The Wall of Wisdom
by Anne Krisman
Head of RE, Little Heath School*, Redbridge
(Source: RE Today magazine, Summer 1999 edition)
The quietest voices can be the most powerful, and the strongest ideas can be the simplest ones. The Wall of Wisdom began as a way of celebrating the deep thoughts expressed by my special needs pupils in RE lessons. I was concerned that their astonishing statements and questions would just float away in the intensity of a lesson, or that they would stay as jottings in my records.
Whenever I heard a fascinating comment or question, I wrote it down on a speech bubble made out of card, and dated it. The bubble went on a wall – the Wall of Wisdom. The Wall soon became a colourful focus for the classroom.
As a result of this activity, my pupils began to evaluate their own comments in discussion, 'Was that good enough for the Wall?' several have asked. Others, after hearing a fascinating remark from their classmate, demand that it goes up on the Wall. They all find reading difficult, but they are drawn to the speech bubbles and enjoy reading them through.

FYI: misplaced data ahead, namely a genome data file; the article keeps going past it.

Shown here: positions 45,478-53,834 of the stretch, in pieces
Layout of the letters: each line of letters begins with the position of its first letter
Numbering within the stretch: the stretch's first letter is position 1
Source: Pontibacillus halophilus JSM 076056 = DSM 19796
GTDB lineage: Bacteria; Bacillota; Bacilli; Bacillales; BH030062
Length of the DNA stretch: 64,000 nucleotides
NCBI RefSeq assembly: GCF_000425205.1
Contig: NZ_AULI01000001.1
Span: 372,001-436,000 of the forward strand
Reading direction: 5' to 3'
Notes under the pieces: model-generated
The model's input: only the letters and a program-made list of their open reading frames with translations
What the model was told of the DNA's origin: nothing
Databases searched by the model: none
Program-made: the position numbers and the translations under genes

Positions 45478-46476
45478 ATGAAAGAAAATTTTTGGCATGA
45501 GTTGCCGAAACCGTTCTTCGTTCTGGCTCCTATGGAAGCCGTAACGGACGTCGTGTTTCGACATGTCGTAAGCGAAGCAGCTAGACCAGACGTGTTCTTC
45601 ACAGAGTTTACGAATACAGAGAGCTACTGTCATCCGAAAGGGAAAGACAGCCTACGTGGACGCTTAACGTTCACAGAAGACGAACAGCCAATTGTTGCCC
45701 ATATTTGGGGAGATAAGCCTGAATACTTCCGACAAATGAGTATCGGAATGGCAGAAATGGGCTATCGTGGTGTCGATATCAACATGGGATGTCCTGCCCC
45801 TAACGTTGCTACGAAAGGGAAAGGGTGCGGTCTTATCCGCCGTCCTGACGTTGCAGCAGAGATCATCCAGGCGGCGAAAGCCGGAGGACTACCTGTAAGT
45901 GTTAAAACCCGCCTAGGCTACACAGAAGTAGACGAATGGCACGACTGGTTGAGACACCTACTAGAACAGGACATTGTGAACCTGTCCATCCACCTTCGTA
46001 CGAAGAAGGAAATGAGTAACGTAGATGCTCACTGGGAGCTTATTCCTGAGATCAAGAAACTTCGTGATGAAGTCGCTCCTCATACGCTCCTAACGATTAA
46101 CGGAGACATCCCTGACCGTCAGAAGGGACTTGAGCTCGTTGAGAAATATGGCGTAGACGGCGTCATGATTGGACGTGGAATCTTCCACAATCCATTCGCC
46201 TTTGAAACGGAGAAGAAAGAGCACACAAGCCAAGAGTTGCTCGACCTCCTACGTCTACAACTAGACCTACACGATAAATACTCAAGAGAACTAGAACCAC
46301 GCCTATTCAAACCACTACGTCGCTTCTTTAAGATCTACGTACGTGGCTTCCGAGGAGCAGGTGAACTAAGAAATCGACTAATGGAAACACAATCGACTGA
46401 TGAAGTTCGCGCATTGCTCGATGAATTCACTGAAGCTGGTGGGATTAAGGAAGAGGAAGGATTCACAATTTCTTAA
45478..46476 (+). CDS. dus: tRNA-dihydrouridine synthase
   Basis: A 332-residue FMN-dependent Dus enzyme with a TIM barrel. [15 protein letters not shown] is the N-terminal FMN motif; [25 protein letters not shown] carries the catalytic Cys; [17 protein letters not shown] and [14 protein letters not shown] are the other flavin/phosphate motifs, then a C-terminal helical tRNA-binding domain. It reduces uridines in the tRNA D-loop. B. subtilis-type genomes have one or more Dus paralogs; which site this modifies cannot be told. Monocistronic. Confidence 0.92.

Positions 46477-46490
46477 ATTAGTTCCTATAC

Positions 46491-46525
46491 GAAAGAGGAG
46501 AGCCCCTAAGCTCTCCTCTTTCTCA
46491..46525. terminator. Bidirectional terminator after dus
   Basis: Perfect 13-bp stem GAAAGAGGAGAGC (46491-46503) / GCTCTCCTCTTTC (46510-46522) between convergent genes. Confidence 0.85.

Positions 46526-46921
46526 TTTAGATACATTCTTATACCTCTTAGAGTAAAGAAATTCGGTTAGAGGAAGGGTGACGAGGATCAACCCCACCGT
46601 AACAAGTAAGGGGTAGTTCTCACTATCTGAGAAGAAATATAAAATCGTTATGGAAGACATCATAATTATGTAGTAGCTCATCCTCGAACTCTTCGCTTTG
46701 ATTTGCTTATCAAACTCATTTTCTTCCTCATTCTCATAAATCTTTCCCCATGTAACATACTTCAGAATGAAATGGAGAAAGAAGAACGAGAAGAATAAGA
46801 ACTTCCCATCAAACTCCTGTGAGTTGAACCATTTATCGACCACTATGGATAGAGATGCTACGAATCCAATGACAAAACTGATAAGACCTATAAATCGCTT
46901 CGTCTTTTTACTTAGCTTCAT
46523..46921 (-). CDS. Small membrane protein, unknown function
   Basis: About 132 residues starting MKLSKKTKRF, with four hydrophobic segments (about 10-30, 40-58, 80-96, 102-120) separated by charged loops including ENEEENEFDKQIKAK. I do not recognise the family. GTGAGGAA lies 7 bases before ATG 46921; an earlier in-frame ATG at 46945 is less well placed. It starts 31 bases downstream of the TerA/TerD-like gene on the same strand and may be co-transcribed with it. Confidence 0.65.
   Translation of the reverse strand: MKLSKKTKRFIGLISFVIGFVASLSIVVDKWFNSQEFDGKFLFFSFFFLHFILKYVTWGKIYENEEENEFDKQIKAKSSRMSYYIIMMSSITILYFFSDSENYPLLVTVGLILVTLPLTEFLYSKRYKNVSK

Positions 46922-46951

The meaning of the Wall goes beyond a recording exercise. It says clearly to pupils that they can participate in the world of religion and human experience and that they are experts in the story of their own lives. My pupils have trodden the path through difficulty and struggle, as many religious figures have done before them. We can listen and learn from them.
Many RE teachers I speak to are enchanted with the idea. A growing number are using this technique in their rooms as a way of recognising the depth and quality of pupils' comments about religion and human experience. I suspect that one day all RE rooms will have their Wall of Wisdom – and I feel rather proud that it all started with my special school pupils.
The Wall of Wisdom has its focus on oracy – but how do we record events that are beyond words? I remember the time when Jagjot, seeing the Chanukah candles, drew the light over his head, in a Hindu prayer gesture. When Lopa pressed a picture of Ganesha, cut out from a magazine, into my hand. When Faisal came back from Mecca clutching a prayer mat, which he had remembered to bring back for us, even though his father had died there. These, for me, are Sparks of Life. I am sure that, very soon, you will see these memorable moments recorded on flame shapes in our classroom, to warm our heart and our spirit.
*Little Heath School is a secondary school for pupils with moderate learning difficulties. It won a special Farmington Award for 'excellence in the teaching of RE to special needs pupils' in 1997. Anne was based at the University of Warwick studying RE and special needs during her Farmington Fellowship term in Autumn 1997.
With thanks to CEM for permission to reprint this article on the Redbridge RE Network website.